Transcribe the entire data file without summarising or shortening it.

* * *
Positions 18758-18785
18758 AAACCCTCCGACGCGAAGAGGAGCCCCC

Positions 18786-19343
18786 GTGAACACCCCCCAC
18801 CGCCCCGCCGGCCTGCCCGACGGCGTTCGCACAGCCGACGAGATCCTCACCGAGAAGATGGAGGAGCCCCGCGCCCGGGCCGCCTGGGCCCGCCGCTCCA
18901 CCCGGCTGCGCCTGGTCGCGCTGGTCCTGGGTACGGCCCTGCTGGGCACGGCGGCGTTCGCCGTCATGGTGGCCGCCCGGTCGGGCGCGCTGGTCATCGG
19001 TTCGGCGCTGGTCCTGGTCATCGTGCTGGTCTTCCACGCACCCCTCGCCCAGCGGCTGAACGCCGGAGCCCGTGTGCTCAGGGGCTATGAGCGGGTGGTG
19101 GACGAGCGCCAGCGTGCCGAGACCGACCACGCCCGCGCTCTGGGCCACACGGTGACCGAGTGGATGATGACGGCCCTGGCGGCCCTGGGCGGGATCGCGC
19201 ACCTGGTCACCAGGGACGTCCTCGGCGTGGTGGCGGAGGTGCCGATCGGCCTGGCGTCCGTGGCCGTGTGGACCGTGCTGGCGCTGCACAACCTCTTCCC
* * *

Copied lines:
Positions 18758-18785
18758 AAACCCTCCGACGCGAAGAGGAGCCCCC

Positions 18786-19343
18786 GTGAACACCCCCCAC
18801 CGCCCCGCCGGCCTGCCCGACGGCGTTCGCACAGCCGACGAGATCCTCACCGAGAAGATGGAGGAGCCCCGCGCCCGGGCCGCCTGGGCCCGCCGCTCCA
18901 CCCGGCTGCGCCTGGTCGCGCTGGTCCTGGGTACGGCCCTGCTGGGCACGGCGGCGTTCGCCGTCATGGTGGCCGCCCGGTCGGGCGCGCTGGTCATCGG
19001 TTCGGCGCTGGTCCTGGTCATCGTGCTGGTCTTCCACGCACCCCTCGCCCAGCGGCTGAACGCCGGAGCCCGTGTGCTCAGGGGCTATGAGCGGGTGGTG
19101 GACGAGCGCCAGCGTGCCGAGACCGACCACGCCCGCGCTCTGGGCCACACGGTGACCGAGTGGATGATGACGGCCCTGGCGGCCCTGGGCGGGATCGCGC
19201 ACCTGGTCACCAGGGACGTCCTCGGCGTGGTGGCGGAGGTGCCGATCGGCCTGGCGTCCGTGGCCGTGTGGACCGTGCTGGCGCTGCACAACCTCTTCCC